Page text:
The Association of U S West Retirees



Employees Brace For Possible AT&T Merger
Written by USA Today
Monday, March 6, 2006

AT&T on Sunday announced plans to buy BellSouth for $67 billion in stock, about an 18% premium over BellSouth's current share price, and assume about $22 billion in debt.  The result would be a telecommunications behemoth with about $120 billion in annual revenue.


AT&T says it expects the $67 billion deal for BellSouth to save it $2 billion annually, partially from job cuts and combining the two workforces.

Officials would not say how many jobs might be cut if the deal is approved by shareholders and regulators over the next year, but staff reductions are common in such mergers.  Cingular Wireless, a joint venture of AT&T and BellSouth, cut about 7,000 jobs after its $41 billion acquisition of AT&T Wireless in October 2004.

More savings from the proposed acquisition would come from reduced advertising expenses and combining the backbone network and information-technology operations of the companies.

The purchase of BellSouth would give AT&T total control of Cingular, the nation's largest cellphone provider, and BellSouth's nine-state network. Together, the three companies employ more than 316,000 people.

The Bell Telephone System was broken up by court decree in 1984.  At the time, AT&T was carved out and set aside as an independent long-distance carrier.  Seven regional Bells were also created and given control over the nation's local phone markets.  With the BellSouth deal, four of the seven Bells plus AT&T would make up the company known as AT&T.  Two more, plus GTE and MCI, belong to Verizon.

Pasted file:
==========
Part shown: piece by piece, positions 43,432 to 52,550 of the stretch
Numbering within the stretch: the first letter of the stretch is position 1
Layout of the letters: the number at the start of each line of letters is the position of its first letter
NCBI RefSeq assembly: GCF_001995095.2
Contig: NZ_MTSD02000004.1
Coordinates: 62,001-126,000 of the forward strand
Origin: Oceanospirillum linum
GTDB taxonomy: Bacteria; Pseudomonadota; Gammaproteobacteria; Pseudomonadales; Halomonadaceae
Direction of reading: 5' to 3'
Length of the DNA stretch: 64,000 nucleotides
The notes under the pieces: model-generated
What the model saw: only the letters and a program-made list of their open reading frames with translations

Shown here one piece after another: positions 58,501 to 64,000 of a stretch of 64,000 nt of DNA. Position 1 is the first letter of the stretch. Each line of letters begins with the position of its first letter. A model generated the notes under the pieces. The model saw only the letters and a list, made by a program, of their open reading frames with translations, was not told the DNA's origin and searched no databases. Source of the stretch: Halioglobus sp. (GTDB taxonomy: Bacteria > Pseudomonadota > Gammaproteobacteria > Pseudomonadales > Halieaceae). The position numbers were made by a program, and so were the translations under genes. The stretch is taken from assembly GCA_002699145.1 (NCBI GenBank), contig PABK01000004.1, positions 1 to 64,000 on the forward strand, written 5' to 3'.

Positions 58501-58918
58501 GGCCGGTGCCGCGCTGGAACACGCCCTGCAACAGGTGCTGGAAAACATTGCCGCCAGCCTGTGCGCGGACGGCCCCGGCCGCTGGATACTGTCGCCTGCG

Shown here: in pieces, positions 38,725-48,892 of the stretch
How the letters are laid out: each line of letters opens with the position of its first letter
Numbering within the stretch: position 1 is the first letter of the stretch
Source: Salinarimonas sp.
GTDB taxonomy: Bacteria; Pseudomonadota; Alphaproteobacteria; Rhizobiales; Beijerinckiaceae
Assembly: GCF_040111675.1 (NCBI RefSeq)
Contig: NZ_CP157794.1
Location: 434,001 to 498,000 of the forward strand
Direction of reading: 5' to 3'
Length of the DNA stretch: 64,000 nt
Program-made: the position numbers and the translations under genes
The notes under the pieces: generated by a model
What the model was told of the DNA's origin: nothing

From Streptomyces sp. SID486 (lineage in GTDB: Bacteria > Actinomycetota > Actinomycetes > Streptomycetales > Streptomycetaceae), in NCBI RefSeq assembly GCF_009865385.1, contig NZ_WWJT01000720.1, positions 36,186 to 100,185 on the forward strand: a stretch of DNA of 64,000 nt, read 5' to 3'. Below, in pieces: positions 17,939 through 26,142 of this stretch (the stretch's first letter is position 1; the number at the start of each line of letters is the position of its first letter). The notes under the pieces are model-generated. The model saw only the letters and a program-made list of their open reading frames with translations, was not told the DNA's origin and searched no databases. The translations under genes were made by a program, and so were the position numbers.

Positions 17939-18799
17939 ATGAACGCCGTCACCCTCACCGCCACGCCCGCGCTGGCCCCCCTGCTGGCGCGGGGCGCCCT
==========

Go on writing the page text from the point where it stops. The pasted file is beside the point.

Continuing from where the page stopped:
Consumer advocates and others fret that this hyperconsolidation could lead to higher prices across the board for wireless, long-distance, Internet connections and more.

"This is re-creating the Bell phone monopoly," says Berge Ayvazian, chief strategy director of Yankee Group.

Gene Kimmelman, director of Consumers Union, agrees.  "This demonstrates the enormous failure of antitrust oversight of the phone industry," he says.  He says his group plans to ask the Department of Justice, from which the deal needs approval before it can close, to block it.

The combined entity would be called AT&T.  Telecom giant SBC late last year purchased what was left of AT&T and adopted the AT&T name.

Edward Whitacre, AT&T's chairman and CEO, says people are getting unnecessarily worked up.

Owing to its size, reach and resources, he says, the AT&T-BellSouth combination would be able to serve customers better.  As for the concern that the telecom giant will raise prices, Whitacre says not to worry;  it's not going to happen:  "It's going to be very good for consumers.  We'll have more products, better services and better prices."

Whitacre allows that the merger also would make life easier for AT&T, especially on the wireless front.  Cingular, the No. 1 cellphone carrier, is jointly owned by AT&T and BellSouth.

Shortly after the AT&T-SBC merger closed, AT&T announced plans to sell Cingular services under the AT&T name.  That worried BellSouth, which, together with SBC, had spent billons promoting the Cingular name.

With BellSouth out of the way, AT&T would be free to manage Cingular as it sees fit.  One of its first actions would be to dump the Cingular name and replace it with the AT&T brand.

Roger Entner, a wireless analyst at Ovum, says that would be a mistake.  "AT&T in wireless is such a wounded name.  It gives everybody the creeps who experienced the AT&T Wireless experience."

AT&T Wireless, which was spun off from AT&T a few years ago, was beset by network problems.

Whitacre says he isn't worried about that.  "It won't have a black eye this time," he says flatly.

Just one Bell would be left standing with BellSouth out of the picture:  Qwest.  It's a combination of one of the original Bells US West and Qwest, a long-distance carrier.  The company, which has a heavy debt load and an unattractive territory in the mountain West, has entertained purchase offers.  It has been unable to strike a deal.